While a large percentage of the prisoners had died within the first two years, by 1945 those still remaining were grizzled survivors: "Klutz died last night, first man in over a year, funeral services tonight. . . . Nice funeral service for Klutz. . . . Quite different from last year. Harvey laid in a box in the shit house for 3 days before he was cremated" (29-30 March). The mood began to shift on 22 April: "Well, today I saw my first B-29 flying about 30,000 ft. right overhead." Rumors trickled in about the death of Hitler. After a 20 June air raid, MacIntosh wrote "This is the first Allied action we have seen since April 8, 1942 when Cregadior replied to the Nips' artillery at Cob Cabin Field" in the Philippines. Groups of POW's arrived at the camp from further south. American planes regularly strafed the area and dropped mines in the harbor. The commandant announced that the war was over on 19 August, and two days later: "The pig was killed at 1:30 a.m. by persons unknown. We had the guts at noon, for supper the tastiest stew in a long time." Additional extracts from the diary are available upon request.

The diary is prefaced by 8 pages of memoranda, most notably an epic poem titled "Vindication" which he wrote in response to a 1939 Reader's Digest editorial proclaiming his generation "soft, aimless, and generally immature": "We were soft, and aimless, and weaklings / We lived for ourselves alone / But now we are tempered with fire / And we're ready U.S. to come home." At the rear of the diary are 4 pages of retained copies of letters he sent home, December 1944 to May 1945.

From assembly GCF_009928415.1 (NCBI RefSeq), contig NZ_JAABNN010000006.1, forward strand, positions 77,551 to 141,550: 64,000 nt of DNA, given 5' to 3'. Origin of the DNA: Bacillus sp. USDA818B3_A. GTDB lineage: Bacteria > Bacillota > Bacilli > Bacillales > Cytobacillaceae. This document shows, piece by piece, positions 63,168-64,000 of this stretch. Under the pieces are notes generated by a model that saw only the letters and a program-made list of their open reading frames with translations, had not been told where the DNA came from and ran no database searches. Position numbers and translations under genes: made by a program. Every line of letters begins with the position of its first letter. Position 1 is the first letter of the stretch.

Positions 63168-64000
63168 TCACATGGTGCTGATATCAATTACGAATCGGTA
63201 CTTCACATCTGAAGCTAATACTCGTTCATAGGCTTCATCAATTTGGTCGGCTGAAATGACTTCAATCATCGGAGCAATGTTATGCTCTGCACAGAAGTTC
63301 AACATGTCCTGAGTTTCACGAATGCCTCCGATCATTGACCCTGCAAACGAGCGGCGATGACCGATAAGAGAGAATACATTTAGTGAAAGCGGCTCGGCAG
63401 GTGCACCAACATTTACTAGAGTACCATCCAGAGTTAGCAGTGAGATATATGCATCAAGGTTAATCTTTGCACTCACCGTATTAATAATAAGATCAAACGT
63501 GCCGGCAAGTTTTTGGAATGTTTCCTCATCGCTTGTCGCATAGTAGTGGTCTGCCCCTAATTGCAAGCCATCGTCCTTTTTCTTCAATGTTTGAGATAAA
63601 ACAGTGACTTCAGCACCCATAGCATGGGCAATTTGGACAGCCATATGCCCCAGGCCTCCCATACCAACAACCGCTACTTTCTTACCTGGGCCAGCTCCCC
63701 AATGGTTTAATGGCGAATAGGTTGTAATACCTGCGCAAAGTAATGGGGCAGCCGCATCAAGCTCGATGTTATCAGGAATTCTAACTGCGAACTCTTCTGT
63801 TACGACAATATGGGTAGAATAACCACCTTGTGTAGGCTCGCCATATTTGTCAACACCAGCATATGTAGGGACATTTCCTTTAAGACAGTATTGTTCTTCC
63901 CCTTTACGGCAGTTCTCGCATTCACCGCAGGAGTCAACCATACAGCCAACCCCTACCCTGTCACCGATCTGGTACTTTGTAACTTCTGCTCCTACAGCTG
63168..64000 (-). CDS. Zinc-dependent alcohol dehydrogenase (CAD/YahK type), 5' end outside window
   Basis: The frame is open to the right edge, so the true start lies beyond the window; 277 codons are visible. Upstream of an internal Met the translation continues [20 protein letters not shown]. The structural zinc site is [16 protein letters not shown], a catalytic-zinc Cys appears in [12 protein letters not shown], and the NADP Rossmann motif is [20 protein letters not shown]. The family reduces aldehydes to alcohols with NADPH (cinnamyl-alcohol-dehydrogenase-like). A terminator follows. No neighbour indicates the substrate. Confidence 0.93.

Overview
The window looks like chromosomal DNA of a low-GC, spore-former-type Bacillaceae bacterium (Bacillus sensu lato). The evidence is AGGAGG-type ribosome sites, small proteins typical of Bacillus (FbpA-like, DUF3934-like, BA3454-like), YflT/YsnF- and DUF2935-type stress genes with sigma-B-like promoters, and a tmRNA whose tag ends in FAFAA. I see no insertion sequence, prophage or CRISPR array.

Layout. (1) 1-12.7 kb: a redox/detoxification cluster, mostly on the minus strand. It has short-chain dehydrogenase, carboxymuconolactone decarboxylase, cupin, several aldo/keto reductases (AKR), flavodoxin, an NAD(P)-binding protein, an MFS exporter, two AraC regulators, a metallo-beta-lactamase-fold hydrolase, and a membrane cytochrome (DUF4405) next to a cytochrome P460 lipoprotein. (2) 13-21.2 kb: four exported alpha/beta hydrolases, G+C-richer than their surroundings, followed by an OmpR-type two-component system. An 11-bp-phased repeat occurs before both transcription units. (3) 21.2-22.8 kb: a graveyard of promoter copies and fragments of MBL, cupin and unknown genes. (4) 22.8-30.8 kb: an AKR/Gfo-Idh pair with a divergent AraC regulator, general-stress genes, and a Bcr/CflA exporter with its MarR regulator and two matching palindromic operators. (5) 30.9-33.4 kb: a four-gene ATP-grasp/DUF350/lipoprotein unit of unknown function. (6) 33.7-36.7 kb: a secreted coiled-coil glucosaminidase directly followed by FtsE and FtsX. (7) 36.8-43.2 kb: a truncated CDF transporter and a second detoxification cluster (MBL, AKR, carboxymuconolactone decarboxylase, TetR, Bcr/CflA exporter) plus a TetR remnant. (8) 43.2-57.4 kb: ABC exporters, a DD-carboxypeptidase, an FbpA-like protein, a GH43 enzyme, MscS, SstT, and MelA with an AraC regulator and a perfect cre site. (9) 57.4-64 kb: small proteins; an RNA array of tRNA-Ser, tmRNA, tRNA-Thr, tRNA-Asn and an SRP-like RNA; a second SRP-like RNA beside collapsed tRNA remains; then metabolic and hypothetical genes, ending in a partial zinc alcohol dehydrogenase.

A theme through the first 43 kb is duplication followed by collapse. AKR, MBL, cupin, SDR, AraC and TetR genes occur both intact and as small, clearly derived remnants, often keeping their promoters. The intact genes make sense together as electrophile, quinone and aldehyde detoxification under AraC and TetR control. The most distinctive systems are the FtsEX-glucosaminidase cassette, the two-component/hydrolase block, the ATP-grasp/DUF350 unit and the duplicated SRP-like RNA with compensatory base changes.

Also included are many letters from the war period. They include one postcard sent from MacIntosh to his mother dated 1 February 1945: "Hope you received my radio message sent Jan. 12. Everything is snowed in here, most I have ever seen. Send me some pictures of yourself and Donald. Haven't received any mail since Sept., one package July 4. Today is a rest day, tonight we are going to have an amateur show. Late in life, but I have started smoking."

Dozens of letters and postcards addressed to MacIntosh during his imprisonment from friends and family are dated 1943 and 1944, with original postal covers addressed to him care of the Japanese Red Cross, bearing censor tape and noted with the date he actually received them (many about a year after they were sent). Most of these letters are extremely short. A printed slip explains that by order of the Japanese government, letters could not be longer than 25 words, and could not include any military or political content. The letters and telegrams he sent to his mother in September-October 1945 after his release are also included, as well as several letters welcoming him back to the States.